Hard-to-kill poop parasites that lurk in swimming pools on the rise, CDC warns


Enlarge / What’s going on in that swim diaper? (credit: Getty | BSIP)

Whatever you do this summer, don’t drink the pool water.

Outbreaks of the gastrointestinal parasite cryptosporidium have been spurting upward since 2009, with the number of outbreaks gushing up an average of 13% each year, according to researchers at the Centers for Disease Control and Prevention. The germ spreads via the fecal-oral route and causes explosive, watery diarrhea that can last for up to three weeks. Most victims pick up the infection from recreational waters, such as swimming pools and water parks.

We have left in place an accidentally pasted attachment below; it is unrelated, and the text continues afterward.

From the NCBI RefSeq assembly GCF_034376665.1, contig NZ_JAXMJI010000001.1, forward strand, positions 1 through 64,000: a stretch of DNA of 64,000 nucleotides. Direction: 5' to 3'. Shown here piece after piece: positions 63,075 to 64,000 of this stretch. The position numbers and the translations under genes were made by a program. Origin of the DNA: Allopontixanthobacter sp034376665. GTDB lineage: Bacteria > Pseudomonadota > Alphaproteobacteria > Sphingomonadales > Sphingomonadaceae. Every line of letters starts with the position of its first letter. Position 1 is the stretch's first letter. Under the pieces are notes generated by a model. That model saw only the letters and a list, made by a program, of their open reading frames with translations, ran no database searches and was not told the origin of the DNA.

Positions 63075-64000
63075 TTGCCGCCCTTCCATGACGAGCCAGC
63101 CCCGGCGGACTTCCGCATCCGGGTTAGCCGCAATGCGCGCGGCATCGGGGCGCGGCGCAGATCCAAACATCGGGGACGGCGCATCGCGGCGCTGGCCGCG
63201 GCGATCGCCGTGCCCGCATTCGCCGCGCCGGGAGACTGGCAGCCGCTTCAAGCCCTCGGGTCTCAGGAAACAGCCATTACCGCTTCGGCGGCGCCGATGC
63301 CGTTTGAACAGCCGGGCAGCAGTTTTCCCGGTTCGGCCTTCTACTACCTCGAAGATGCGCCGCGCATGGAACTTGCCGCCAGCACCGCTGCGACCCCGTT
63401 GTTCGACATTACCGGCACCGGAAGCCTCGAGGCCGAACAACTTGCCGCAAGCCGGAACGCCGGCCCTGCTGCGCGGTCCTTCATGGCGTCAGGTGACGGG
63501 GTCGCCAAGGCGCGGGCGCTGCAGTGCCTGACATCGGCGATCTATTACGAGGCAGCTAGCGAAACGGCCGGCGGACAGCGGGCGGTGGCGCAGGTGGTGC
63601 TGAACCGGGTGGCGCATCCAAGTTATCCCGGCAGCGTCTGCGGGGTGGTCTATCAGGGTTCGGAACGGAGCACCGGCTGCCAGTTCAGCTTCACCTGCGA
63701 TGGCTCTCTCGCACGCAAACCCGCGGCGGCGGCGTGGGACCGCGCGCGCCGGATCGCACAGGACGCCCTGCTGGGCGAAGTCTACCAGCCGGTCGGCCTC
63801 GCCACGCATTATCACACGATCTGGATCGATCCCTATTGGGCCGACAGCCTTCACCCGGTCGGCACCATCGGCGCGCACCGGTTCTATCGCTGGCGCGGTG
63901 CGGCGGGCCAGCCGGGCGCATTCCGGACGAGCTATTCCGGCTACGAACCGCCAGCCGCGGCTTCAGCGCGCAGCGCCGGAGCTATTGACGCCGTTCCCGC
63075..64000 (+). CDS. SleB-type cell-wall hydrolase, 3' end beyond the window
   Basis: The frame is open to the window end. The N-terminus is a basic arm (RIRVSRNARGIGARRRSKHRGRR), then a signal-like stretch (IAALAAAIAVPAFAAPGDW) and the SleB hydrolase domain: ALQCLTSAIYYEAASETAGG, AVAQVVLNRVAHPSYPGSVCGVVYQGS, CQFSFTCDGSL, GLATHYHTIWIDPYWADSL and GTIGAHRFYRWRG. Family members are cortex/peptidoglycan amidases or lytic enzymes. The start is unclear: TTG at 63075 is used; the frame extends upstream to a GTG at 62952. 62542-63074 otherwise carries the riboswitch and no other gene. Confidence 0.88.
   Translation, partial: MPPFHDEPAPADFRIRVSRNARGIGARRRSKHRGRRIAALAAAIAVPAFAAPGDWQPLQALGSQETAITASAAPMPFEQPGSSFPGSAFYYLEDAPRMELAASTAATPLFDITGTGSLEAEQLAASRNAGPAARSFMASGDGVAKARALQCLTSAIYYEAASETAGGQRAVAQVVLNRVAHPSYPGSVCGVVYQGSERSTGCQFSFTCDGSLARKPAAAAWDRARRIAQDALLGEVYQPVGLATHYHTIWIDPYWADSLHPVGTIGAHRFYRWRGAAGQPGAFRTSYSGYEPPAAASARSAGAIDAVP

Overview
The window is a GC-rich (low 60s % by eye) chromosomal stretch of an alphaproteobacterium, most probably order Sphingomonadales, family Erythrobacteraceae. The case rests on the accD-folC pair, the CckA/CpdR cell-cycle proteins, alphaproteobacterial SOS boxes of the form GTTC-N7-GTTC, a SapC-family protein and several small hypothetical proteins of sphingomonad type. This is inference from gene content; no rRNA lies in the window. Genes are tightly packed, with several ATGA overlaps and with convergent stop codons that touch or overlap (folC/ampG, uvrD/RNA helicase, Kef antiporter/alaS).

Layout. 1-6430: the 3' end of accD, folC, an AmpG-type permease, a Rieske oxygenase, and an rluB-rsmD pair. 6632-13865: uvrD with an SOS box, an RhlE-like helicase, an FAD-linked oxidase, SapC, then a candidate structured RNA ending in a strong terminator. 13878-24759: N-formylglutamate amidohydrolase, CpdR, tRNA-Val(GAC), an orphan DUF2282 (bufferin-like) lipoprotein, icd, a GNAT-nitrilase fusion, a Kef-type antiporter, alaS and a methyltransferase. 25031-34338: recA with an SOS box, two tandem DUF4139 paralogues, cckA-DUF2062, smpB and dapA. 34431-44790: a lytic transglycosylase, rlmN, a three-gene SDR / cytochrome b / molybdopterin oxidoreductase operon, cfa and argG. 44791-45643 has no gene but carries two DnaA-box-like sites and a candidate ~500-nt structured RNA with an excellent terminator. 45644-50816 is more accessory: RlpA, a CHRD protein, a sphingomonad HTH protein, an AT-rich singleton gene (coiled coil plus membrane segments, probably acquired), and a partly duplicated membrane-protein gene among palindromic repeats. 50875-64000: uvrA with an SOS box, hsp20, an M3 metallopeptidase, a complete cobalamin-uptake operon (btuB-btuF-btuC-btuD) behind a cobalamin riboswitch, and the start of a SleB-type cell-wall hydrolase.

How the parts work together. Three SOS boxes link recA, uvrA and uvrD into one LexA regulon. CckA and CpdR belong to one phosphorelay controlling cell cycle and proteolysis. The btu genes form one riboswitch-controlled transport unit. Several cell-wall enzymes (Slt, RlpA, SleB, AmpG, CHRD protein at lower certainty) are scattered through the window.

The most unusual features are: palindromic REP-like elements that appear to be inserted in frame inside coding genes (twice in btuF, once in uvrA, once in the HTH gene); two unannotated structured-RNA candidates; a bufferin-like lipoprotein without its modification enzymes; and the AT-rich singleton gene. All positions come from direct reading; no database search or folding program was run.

The main trouble is that crypto is extremely tolerant of chlorine and can happily stay afloat in well-treated pools for more than seven days. Thus, sick swimmers are the main source of infection—often young children who have yet to master toilet skills and also have more of a tendency to gulp pool water. An infected person can shed 100 million parasite eggs in one bout of diarrhea. Knocking back just 10 or fewer eggs in contaminated pool water can lead to an infection.

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